"The federal government cannot deliver the mail. All right?" Paul explained. "They lose a billion dollars a quarter delivering your mail. Do you want them in charge of your doctor?" Or anything else, if it cannot operate in the black?

From what is publicly known, the Defense Department — another government bureau authorized by the Constitution — spent $600 billion last year. Meaning the Pentagon "lost" 150 times more a quarter delivering national security than what Paul condemns in the government delivering mail. You have no choice of national defense providers either. ("A lot of people don't know that.") And there's a penalty for not paying for the service.

So what is it with the Pentagon? Wasteful spending? Bad management? Poor marketing?

Surely there are wars around the world just begging for the United States military to fight them. Wars are not one-size-fits-all affairs, of course, and different countries have a range of budgets. So like the Obamacare exchanges, the Pentagon could offer consumers Bronze, Silver, Gold, and Platinum plans. And because we believe in capitalism, we shouldn't fear competing with the Russians and the Chinese for the business.

We are the premier military in the world. The Mercedes of militaries. Naturally, our costs are higher because our quality is higher. So if we are having trouble winning war-fighting contracts on a time-and-expense basis, the Pentagon could offer to keep costs down for potential clients with a not-to-exceed contract option. With that added risk, of course, the Pentagon would have to insist on a bonus clause for victories brought in early and under budget.

Seriously, it costs money to keep our equipment and brave boys in uniform idle. We have nearly 900 unprofitable overseas outlets convenient to nearly every hot spot on the planet. Why not stir up foreign wars and hire out to keep them generating enough revenue to satisfy Sen. Paul and his colleagues that they are part of and not a drag on the Market.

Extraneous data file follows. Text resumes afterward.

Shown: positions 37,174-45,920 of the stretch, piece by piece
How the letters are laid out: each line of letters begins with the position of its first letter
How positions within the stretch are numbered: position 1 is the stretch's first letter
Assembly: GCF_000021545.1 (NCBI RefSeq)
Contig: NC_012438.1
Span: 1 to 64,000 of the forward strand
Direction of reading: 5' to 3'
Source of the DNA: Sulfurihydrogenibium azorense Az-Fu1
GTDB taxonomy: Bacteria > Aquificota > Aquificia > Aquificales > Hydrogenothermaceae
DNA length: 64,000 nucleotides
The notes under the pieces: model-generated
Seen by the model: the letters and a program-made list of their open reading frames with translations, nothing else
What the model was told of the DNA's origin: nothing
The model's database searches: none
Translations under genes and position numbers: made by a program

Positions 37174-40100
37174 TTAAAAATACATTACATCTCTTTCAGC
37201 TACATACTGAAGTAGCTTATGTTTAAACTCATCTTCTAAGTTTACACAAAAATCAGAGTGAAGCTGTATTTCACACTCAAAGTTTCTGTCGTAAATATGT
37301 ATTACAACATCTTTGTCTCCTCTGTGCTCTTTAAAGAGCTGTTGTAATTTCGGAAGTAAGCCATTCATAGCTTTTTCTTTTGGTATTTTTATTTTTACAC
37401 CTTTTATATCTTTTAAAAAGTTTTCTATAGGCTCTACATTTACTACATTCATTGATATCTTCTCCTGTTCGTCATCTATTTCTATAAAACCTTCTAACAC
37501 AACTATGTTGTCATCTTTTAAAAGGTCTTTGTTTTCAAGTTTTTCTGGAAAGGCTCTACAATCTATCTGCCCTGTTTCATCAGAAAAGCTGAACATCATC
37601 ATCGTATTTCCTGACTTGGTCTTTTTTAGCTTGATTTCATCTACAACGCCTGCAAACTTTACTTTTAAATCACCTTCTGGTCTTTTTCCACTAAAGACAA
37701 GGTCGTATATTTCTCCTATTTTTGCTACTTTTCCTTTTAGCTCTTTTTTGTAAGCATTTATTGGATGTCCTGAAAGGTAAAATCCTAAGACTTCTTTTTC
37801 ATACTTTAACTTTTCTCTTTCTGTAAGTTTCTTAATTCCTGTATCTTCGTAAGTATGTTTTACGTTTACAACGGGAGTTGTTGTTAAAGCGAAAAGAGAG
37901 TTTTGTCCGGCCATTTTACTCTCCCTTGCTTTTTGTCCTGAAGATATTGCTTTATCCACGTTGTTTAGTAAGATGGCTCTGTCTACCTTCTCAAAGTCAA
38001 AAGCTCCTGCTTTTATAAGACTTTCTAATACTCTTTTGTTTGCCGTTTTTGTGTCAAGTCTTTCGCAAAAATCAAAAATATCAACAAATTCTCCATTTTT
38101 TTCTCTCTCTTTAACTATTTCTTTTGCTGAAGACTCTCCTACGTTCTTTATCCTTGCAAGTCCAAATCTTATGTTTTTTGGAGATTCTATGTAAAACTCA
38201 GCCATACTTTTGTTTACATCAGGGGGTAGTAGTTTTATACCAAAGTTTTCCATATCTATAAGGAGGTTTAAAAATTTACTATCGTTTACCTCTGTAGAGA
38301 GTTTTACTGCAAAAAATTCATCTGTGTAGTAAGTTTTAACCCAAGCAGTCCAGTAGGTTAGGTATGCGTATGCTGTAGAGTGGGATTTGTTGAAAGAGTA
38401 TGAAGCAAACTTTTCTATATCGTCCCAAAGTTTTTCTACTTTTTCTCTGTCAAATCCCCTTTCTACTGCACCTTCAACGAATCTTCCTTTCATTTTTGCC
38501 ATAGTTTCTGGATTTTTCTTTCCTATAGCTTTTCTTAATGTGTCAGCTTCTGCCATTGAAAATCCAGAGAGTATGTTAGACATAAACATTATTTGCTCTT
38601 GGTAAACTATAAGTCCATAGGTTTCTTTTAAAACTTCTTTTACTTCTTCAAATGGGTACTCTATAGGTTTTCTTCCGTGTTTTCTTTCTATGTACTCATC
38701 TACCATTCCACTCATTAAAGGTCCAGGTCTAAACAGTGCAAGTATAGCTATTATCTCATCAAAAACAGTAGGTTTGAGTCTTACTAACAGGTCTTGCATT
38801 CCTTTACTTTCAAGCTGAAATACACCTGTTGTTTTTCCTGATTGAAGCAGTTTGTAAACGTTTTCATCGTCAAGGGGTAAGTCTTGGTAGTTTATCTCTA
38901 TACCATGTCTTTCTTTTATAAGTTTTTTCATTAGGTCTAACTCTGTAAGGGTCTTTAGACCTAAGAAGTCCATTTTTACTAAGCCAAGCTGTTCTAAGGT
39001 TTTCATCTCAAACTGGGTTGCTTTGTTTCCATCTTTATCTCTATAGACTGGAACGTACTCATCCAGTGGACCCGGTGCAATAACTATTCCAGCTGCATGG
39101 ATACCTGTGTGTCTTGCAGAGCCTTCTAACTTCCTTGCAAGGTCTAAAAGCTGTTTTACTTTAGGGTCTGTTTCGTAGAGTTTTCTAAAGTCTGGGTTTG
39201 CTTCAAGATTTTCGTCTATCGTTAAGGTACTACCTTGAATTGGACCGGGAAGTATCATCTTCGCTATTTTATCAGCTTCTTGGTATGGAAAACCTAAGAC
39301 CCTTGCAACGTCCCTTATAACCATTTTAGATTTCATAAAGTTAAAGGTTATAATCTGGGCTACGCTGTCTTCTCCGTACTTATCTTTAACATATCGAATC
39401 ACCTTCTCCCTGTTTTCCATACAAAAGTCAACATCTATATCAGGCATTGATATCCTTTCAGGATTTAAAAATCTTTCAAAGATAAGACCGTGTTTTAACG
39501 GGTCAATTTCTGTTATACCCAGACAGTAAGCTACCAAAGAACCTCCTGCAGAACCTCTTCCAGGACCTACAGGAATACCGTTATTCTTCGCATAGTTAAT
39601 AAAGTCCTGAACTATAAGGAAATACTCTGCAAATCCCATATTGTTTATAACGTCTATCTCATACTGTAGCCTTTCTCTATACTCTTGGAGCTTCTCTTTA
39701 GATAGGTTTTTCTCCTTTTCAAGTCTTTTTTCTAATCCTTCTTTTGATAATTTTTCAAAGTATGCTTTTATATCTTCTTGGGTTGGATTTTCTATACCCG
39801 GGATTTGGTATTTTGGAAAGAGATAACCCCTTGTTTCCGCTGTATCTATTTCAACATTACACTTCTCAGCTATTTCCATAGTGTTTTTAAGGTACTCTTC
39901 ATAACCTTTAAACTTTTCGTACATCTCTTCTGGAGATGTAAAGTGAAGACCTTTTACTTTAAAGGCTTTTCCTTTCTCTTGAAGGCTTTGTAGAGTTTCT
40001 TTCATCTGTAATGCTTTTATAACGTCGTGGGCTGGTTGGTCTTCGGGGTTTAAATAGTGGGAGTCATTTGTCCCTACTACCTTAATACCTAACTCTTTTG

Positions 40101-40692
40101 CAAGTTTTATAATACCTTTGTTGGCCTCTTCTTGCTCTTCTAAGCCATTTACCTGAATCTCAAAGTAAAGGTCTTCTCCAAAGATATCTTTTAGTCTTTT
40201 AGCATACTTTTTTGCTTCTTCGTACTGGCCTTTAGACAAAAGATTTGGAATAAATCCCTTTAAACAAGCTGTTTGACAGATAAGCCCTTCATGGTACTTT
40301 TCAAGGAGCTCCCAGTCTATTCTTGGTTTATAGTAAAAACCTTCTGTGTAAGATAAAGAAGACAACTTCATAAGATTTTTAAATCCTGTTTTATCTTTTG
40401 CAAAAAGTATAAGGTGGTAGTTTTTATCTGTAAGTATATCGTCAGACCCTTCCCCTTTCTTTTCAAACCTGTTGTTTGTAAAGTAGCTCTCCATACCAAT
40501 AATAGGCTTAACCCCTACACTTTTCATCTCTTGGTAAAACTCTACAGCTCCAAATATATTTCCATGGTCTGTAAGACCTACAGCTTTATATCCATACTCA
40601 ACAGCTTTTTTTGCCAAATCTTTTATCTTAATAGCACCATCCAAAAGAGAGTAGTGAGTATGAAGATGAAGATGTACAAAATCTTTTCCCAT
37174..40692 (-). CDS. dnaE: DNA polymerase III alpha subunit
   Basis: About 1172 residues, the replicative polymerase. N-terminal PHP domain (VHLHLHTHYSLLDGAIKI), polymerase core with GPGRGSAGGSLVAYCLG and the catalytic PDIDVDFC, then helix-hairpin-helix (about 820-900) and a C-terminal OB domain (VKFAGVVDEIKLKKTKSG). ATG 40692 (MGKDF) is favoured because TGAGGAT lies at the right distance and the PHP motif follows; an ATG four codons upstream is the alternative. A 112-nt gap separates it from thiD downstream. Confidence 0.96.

Sure, that's perverse. But so is Mr. Paul's and his colleagues' view of what government for the people is about, and their insistence that You. Must. Be. A. Consumer. I'd rather be a citizen.

Aren't there special sunglasses for better picking out these zealots in a crowd?

Debate continues in the Senate today on amendments to whatever Obamacare repeal bill Republican priests are hiding under their cloaks:

Fed up with the GOP’s constant vacillations over how to dismantle Obamacare, Democrats say they will hold back on offering any more amendments in the health care floor fight until Senate Majority Leader Mitch McConnell (R-Ky.) shows what plan the GOP will ultimately coalesce around.

“Democrats are not going to participate in this one-sided and broken process,” announced Senate Minority Leader Chuck Schumer (D-N.Y.) Wednesday evening. “Once the majority leader shows his hand, reveals what his bill will actually be, Democrats will use the opportunity to try and amend the bill.”
"Democrats" includes independent Senator Bernie Sanders who expects to introduce Medicare-for-all legislation after the repeal debate ends.

Don't let up on those calls and faxes to the Senate or the illegitimi will carborundum.